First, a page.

2. Better food habits
You would be thinking it would be best if eating a certain type of food would magically help you avoid all the viruses around but washing hands and keeping clean does come first.
What you eat does affect your ability to fight colds and the flu, thus a better immune system. Although not summarized in just one or two foods, the nutrients and other compounds in our daily diet affect the weakness and strength of our immunity.
- Make sure to eat fruits and vegetables daily: They contain important vitamins involved in the immune system. Vitamin C in foods such as strawberries, peppers, broccoli, and citrus fruits supports the function of immune system cells, including phagocytic cells (the type that swallow potentially harmful particles). Vitamin A helps keep the tissues of the mouth, intestines and respiratory tract healthy and is found in sweet potatoes, spinach, carrots and honeydew melons. Keep in mind that it is better to eat real fruits and vegetables than to swallow individual vitamin supplements, as all ingredients in the diet can interact to provide protection.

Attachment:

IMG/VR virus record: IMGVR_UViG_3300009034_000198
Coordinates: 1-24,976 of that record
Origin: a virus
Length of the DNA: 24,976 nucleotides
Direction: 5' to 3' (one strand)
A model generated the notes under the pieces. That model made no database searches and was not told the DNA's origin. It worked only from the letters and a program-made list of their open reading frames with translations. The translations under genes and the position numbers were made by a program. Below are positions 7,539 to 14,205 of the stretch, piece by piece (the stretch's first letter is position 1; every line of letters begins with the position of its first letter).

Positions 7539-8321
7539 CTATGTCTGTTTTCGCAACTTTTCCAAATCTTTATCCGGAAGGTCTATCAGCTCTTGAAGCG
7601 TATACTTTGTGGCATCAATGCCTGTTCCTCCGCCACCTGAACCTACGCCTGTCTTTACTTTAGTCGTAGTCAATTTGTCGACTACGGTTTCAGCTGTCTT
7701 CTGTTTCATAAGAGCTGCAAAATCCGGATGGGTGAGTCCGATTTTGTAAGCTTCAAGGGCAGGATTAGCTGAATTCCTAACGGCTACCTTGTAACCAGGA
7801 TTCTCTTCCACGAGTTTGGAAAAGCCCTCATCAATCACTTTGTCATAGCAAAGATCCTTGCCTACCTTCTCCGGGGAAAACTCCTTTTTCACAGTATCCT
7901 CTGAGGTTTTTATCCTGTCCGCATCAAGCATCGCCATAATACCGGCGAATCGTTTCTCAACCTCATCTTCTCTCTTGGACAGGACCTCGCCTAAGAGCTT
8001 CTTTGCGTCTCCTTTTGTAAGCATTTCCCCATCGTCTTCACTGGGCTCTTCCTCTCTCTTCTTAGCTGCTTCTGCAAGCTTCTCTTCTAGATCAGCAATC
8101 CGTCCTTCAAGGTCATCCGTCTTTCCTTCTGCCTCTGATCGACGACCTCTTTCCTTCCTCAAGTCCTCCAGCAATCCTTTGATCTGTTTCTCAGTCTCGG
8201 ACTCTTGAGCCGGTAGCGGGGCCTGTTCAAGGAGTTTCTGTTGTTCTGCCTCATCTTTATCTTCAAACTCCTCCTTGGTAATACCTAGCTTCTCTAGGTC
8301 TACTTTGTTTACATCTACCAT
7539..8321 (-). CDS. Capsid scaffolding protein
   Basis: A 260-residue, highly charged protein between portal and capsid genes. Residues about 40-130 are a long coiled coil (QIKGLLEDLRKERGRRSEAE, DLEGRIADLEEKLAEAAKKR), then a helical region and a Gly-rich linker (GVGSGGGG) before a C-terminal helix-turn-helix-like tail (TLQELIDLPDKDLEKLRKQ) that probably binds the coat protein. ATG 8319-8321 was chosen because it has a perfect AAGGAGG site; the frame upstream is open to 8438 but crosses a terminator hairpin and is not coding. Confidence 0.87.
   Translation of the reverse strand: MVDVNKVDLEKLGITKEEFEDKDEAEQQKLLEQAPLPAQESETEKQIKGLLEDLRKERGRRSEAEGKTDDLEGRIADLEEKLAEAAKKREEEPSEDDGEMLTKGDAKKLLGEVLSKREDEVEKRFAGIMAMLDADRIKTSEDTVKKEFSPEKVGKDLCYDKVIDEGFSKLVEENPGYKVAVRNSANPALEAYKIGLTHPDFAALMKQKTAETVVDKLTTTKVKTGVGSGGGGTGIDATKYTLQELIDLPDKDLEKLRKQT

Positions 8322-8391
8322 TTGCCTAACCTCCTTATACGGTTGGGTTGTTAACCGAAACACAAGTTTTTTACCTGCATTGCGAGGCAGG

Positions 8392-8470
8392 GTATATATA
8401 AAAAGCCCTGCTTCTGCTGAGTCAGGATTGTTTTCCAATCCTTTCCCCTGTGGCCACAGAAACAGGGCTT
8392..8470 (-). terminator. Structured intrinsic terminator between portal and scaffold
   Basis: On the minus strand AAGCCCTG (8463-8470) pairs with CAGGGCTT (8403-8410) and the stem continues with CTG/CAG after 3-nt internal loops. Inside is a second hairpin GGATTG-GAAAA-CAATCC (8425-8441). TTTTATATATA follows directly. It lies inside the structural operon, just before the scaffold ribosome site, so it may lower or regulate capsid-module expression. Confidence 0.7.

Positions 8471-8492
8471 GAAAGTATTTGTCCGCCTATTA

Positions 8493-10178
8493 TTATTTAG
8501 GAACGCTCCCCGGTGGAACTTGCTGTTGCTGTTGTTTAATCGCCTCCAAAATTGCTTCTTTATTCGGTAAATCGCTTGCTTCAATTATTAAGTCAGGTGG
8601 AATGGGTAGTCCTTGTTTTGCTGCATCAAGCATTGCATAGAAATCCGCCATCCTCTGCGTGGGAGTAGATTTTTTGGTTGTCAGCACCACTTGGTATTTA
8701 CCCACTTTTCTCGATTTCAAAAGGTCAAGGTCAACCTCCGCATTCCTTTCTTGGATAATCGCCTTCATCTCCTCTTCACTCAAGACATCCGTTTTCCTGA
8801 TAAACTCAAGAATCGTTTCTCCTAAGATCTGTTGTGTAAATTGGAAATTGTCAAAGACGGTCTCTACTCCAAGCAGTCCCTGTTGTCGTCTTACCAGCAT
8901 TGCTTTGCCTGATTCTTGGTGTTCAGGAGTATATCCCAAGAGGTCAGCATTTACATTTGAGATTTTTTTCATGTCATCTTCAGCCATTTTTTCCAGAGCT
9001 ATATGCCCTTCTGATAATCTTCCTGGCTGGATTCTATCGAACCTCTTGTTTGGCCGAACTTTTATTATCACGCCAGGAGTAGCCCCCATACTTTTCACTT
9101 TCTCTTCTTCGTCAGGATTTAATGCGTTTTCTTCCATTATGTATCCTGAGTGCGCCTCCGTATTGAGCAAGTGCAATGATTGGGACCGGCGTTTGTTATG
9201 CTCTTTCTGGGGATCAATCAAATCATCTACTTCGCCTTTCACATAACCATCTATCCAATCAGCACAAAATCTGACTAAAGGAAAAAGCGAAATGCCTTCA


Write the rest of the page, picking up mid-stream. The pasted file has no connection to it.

- Eat protein rich food: A lack of protein can weaken your immune system. Protein-rich foods provide the amino acids needed to build essential proteins in the body, such as antibodies. Animal foods such as beef and pork also contain zinc, a mineral used by the body to make T cells (cashew nuts and chickpeas also contain zinc).